While baseball history is most often made by winning teams and talented players, there are many less visible people who have had just as profound an impact on the sport. They include Alex Monchak. During his career, he played on 16 baseball teams, managed eight different teams over 13 seasons, coached for four major-league teams over a span of 16 years, and worked for major-league teams for another nine years as a scout and instructor. His baseball career spanned more than 60 years and his enthusiasm for the sport continued long beyond that.
Alex “Al” Monchak was born on March 5, 1917, in Bayonne, New Jersey, the oldest son of George and Matrona Monchak. George (Jurko) Monchak emigrated in 1911 from Turka, (Powiat), Austria-Hungary, a town high in Eastern Europe’s Carpathian Mountains. He left home along with three brothers and a sister shortly after the death of their parents. Al’s mother, Matrona Marycz, emigrated in 1914 from Galitzia, Poland arriving in America when she was 14. George and Matrona were married in 1916.
The Monchaks settled in Pennsylvania and New Jersey in areas where industrial work was plentiful. George found work as a laborer at a Standard Oil Company refinery in New Jersey and he and Matrona raised three children, Alex, younger brother Edward, and sister Mary. Alex first learned to play baseball in Bayonne and after high school he worked as a laborer when not pursuing his baseball career. His life-long dream was to be involved in major league baseball. In 1937 he played a total of 77 games with middling results for four minor-league teams: 46 games at shortstop for the Clarksdale (Mississippi) Red Sox of the Class C Cotton States League; one game for the Knoxville (Tennessee) Smokies of the Class A1 Southern Association); 16 games at third base for the Albany (New York) Senators of the Class A New York-Pennsylvania League; and 14 games for the Baltimore Orioles of the Double-A International League. In 1938 he moved down to Class D, as a shortstop in 95 games for the Dover (Delaware) Orioles of the Eastern Shore League, and batted .303 with 10 home runs. Back with Dover in 1939, he batted .337 and hit 15 home runs. Late in the season he played in three games for Baltimore.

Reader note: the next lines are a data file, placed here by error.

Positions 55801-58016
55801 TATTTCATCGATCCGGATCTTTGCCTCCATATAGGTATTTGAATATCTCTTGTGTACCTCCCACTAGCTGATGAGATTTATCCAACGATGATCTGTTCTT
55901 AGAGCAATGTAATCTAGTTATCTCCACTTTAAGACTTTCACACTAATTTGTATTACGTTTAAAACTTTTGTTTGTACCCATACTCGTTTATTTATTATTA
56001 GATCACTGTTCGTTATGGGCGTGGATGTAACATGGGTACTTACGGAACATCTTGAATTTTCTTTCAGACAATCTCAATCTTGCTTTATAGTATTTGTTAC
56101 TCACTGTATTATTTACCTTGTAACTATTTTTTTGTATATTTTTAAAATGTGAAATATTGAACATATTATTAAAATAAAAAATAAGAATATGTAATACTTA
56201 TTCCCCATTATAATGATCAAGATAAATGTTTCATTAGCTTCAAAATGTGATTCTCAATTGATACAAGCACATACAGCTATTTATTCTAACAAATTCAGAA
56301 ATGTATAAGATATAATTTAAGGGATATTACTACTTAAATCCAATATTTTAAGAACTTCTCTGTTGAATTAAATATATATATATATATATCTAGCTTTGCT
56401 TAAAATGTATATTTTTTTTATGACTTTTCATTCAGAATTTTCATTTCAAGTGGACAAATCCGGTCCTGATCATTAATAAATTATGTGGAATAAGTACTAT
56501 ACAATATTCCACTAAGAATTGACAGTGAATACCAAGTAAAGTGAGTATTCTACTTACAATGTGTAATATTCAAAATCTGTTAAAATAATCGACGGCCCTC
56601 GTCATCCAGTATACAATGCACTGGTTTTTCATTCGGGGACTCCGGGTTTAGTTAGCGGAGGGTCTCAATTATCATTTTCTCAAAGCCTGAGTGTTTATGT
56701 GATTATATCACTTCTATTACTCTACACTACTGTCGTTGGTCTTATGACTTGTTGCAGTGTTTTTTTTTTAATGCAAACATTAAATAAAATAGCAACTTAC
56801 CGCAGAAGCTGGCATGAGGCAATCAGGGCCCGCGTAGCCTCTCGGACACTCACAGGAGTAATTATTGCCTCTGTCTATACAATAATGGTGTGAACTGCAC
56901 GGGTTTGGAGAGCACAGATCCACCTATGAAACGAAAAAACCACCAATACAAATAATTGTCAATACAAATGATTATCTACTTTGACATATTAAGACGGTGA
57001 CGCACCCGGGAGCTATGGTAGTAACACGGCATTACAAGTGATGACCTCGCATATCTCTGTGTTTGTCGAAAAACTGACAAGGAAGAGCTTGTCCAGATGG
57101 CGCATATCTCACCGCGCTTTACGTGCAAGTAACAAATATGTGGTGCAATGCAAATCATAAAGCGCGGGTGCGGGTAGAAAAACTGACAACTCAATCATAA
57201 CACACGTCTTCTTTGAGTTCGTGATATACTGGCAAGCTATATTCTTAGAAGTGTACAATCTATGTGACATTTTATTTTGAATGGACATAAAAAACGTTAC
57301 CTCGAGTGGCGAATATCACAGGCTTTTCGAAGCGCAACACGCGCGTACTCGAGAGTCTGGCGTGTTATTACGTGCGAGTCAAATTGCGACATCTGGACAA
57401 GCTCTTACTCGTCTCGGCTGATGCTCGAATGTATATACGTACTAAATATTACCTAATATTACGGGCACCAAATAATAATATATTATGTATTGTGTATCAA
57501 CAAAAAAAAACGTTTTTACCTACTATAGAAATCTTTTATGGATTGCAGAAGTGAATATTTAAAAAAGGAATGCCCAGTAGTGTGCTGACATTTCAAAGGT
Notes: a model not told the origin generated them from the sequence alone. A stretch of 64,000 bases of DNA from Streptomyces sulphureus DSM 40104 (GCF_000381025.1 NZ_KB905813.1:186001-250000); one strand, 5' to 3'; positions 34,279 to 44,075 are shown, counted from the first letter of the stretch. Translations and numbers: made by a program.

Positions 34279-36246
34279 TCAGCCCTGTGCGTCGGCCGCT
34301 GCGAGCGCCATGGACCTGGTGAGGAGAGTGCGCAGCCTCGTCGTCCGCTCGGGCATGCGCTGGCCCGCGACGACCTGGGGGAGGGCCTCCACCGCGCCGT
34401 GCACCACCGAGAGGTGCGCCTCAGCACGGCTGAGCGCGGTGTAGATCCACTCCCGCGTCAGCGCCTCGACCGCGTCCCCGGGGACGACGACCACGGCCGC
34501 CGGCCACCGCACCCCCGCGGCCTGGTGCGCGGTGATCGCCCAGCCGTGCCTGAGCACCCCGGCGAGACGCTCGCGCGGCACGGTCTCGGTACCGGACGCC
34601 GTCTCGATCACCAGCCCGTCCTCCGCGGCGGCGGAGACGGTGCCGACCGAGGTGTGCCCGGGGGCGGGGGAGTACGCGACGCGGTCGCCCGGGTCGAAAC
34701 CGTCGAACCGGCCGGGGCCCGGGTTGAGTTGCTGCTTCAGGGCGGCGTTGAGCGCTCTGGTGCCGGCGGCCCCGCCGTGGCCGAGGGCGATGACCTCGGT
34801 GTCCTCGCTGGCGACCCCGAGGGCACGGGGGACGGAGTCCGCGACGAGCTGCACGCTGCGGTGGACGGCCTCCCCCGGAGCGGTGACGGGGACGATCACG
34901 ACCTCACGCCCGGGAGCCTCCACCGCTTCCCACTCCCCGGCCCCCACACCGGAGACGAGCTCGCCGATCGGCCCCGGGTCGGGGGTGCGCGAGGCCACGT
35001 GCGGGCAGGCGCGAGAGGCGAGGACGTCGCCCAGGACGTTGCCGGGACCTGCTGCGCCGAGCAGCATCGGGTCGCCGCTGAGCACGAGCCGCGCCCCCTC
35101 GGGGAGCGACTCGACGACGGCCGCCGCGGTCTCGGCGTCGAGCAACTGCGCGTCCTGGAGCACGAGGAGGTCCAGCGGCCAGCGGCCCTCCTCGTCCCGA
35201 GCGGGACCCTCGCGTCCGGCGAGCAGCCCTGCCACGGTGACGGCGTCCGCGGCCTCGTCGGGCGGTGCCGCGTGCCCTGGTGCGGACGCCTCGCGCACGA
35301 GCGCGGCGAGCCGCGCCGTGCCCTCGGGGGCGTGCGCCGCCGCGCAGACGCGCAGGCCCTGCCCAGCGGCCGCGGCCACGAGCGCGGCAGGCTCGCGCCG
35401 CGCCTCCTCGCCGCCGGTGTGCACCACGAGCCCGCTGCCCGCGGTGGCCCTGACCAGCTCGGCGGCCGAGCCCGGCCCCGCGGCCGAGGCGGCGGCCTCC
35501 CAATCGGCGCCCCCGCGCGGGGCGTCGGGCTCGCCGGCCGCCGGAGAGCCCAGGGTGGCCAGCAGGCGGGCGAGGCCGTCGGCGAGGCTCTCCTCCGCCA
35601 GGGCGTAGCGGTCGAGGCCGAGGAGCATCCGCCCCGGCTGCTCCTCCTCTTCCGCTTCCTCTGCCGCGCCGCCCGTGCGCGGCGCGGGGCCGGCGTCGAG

In 1940 Monchak started the season with Portsmouth of the Class B Piedmont League, a Philadelphia Phillies farm team. In June the Phillies called Monchak up and he spent the rest of the season with the National League tail-enders (50-103), though he got into only 19 games, many of them as a late-inning replacement. Monchak made his major-league debut on June 22, in a 10-2 blowout by the Chicago Cubs at Shibe Park. He replaced shortstop Bobby Bragan late in the game and had one at-bat. For the season he was 2-for-14 (.143) He played shortstop in nine games and second base in one. His big-league playing career ended during a doubleheader loss to the Boston Bees on September 1, 1940. Monchak was a pinch-runner in the first game, and started the second game at shortstop (his only major-league start) and went 0-for-4.
In 1941 Monchak played shortstop for the Elmira (New York) Pioneers of the Class A Eastern League, an affiliate of the Detroit Tigers. With the United States now engaged in World War II, the 6-foot-tall, 180-pound infielder returned to Elmira in 1942, but on June 25 he enlisted in the Army, where he was deployed served in the 11th Armored Division in Europe, and fought under General George Patton in the Battle of the Bulge. Monchak rose to the rank of warrant officer, and acquired the nickname Sarge, which stuck with him for many years.
With the war ended, Monchak returned to baseball in 1946 to play in the Class A Eastern League with the Hartford Chiefs, an affiliate of the Boston Braves. In midseason Monchak was badly injured in a collision with a first-base umpire that left him unconscious for three days. Monchak suffered from temporary lower-body paralysis, which forced him to the sidelines for the rest of the season and all of the 1947 season. By 1948 Monchak was well enough to join the Austin (Texas) Pioneers of the Class B Big State League, where the 31-year-old played in 120 games and batted .289.